WA man charged with possession of child abuse material

This is a joint press release from the Australian Federal Police and the Police of Western Australia

Editor’s Note: Audio clips from AFP Detective Sergeant Ross Hinscliff are available through Hightail.

A 42-year-old man is due to appear in Perth Magistrates Court today (22 April 2022) accused by the Western Australia Joint Anti Child Exploitation Team (JACET) of possessing child abuse material.

WA JACET, made up of police officers from AFP and WA, charged the man with two offenses on April 8, after a forensic examination of electronic devices they found in his home on March 31 revealed illegal videos and images on two devices. brought.

Investigators executed a search warrant at the man’s home in Perth’s southern suburbs as a result of an investigation launched after the AFP-led Australian Center to Counter Child Exploitation received a report from the National Center for Missing and Exploited Children (NCMEC) of the United States. The report identified an online user believed to have been in WA uploaded child abuse material to an online platform, and AFP investigators could link the 42-year-old to the associated account.

The man will appear in court today charged with two counts of possession of child abuse material obtained or made accessible using a carriage, in violation of Section 474.22A(1) of the Criminal Code Act 1995 (Cth).

The maximum penalty for this offense is 15 years in prison.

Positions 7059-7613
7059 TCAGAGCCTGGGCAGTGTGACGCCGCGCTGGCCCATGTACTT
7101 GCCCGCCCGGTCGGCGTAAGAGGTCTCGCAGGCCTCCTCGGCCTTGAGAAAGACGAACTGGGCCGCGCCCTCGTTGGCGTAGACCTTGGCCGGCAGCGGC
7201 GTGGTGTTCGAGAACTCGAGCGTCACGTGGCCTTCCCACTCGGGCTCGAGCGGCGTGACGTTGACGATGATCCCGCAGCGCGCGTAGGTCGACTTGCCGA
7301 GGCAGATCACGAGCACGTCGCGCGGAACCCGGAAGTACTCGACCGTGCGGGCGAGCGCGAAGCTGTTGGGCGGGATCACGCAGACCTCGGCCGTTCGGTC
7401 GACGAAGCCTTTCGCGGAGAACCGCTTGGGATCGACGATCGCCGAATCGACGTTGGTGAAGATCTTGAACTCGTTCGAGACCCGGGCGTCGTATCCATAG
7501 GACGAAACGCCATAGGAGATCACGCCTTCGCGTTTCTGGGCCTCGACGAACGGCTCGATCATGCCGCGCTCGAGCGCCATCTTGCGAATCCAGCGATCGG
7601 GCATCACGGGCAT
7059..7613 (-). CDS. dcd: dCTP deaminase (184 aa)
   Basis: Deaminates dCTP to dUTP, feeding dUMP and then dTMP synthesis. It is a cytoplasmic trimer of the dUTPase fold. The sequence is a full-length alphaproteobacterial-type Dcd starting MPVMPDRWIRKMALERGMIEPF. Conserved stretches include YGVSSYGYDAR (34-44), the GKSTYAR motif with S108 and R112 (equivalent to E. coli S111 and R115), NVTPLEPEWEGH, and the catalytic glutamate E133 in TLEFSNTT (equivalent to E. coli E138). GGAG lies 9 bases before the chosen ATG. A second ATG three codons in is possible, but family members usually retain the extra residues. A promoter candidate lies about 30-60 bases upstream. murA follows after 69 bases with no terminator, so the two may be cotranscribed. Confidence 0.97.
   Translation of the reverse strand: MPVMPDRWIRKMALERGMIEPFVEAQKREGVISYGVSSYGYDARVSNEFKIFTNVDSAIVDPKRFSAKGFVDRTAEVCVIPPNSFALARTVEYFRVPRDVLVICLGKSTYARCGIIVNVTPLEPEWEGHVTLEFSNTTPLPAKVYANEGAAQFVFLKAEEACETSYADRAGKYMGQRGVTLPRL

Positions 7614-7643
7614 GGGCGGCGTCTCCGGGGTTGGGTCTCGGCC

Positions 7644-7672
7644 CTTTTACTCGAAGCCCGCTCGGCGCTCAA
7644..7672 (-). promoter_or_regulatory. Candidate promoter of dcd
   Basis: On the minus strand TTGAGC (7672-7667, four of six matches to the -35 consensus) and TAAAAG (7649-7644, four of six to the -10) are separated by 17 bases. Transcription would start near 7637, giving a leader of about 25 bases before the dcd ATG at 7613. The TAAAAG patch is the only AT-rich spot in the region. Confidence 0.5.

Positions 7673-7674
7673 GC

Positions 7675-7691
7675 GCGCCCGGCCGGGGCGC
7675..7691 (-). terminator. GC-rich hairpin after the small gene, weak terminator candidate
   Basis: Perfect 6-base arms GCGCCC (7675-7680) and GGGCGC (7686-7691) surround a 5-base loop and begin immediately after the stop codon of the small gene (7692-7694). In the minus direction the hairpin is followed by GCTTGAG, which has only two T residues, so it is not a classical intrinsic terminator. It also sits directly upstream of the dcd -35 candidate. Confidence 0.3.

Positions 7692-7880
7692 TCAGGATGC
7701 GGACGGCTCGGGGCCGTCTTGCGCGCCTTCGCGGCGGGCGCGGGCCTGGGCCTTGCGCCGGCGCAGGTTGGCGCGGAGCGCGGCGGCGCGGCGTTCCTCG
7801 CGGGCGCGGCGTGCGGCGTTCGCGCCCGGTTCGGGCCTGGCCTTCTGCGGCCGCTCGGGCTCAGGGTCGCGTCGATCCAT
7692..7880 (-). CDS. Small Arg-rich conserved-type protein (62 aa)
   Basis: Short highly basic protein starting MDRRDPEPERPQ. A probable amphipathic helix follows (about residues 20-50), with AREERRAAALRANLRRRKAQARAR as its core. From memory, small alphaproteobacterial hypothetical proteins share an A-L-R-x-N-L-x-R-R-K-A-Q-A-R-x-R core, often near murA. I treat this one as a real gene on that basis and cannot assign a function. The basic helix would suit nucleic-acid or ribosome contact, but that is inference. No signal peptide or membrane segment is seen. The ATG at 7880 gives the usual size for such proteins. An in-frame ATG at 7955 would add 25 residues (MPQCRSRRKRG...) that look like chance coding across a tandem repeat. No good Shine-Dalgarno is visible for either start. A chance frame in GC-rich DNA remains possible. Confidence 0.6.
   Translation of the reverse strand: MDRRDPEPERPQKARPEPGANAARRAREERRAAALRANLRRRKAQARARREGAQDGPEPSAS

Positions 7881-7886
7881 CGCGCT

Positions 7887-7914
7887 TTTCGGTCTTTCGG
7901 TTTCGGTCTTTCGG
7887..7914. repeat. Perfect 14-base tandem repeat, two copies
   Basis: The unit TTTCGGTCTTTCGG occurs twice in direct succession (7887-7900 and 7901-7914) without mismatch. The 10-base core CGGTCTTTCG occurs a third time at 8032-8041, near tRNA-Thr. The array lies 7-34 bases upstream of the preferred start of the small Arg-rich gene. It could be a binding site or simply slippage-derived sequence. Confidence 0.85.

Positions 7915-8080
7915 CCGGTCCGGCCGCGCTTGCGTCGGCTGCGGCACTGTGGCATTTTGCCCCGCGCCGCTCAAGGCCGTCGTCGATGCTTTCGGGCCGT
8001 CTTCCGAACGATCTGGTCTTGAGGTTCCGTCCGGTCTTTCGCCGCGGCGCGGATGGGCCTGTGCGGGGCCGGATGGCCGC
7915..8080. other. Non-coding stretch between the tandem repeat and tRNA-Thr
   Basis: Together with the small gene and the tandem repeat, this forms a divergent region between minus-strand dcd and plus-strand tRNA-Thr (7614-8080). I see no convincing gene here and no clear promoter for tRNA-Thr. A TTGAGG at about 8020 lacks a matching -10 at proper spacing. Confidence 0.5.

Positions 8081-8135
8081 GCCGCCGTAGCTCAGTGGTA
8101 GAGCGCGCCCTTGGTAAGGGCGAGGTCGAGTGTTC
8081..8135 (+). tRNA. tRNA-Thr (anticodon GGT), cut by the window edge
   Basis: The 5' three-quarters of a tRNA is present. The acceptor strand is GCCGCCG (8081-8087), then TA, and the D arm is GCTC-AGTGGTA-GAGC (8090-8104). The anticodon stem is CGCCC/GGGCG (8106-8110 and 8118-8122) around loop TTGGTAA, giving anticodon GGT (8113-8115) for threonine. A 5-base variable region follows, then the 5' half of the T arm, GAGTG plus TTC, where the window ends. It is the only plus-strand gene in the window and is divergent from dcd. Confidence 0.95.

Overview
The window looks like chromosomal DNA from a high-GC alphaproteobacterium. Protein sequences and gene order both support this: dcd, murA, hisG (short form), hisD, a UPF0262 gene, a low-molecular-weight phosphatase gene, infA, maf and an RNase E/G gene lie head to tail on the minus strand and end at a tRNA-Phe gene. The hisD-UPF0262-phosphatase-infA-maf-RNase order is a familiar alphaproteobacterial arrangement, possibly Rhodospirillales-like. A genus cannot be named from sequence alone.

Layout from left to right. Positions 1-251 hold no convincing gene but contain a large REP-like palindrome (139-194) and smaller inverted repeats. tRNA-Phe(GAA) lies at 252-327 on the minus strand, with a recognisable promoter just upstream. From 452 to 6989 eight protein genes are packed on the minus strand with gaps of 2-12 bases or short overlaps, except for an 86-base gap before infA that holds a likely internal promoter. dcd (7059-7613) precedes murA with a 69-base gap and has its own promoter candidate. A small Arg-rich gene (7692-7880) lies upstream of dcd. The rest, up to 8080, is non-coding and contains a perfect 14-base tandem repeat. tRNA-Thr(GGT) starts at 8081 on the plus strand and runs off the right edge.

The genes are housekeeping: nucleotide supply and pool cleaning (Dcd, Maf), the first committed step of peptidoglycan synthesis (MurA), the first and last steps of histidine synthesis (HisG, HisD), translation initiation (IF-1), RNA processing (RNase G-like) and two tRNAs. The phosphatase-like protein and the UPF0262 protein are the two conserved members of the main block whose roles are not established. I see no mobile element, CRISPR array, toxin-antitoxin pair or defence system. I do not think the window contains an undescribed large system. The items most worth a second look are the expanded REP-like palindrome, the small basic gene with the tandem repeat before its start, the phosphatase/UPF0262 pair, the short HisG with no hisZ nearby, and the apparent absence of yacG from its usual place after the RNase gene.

AFP Detective Ross Hinscliff said the AFP and its partners are committed to identifying and prosecuting anyone who contributes to the harm of children.

“Anyone who watches this material harms a child and helps sustain a despicable industry that will abuse more children to meet demand,” he said.

The AFP also urges the public to help resolve cold case investigations into child abuse through the Stop Child Abuse – Trace an Object initiative. The smallest clue can often help solve a case.

The world-leading initiative aims to publish non-confrontational images that appear in online child exploitation material, such as clothing or bedding.

Australian researchers believe the images are related to victims in the Asia-Pacific region, including Australia, and are calling on the community to view the images and create a report at www.accce.gov.au/trace

The AFP and its partners are committed to ending child exploitation and abuse and the ACCCE is at the center of a joint national approach to combat child exploitation and abuse.

The ACCCE brings together specialist expertise and skills in a central hub, supports investigations into child sexual abuse and develops prevention strategies aimed at creating a safer online environment.

Members of the public with information about people involved in child exploitation and abuse are urged to call Crime Stoppers on 1800 333,000 or file a report online.

If you or someone you know is experiencing child exploitation and abuse, including sexual abuse and online exploitation, support services are available.

Advice and support for parents and carers on how they can help protect children online can be found on ThinkUKnow, an AFP-led education program designed to help prevent child sexual exploitation online.

Note to media:


The correct legal term is child abuse material – the move to this wording was one of the changes to Commonwealth law in 2019 to more accurately reflect the seriousness of the crimes and the harm inflicted on victims.

The use of the phrase “child pornography” is incorrect and benefits child abusers because it:

indicates legitimacy and compliance on the part of the victim and thus legality on the part of the abuser; and conjures up images of children posing in ‘provocative’ poses, rather than suffering horrific abuse.

Each photo or video captures an actual situation where a child has been abused.

Media questions:

AFP National Media: (02) 5126 9297

WA Police Media: (08) 9222 1011

Leave a Comment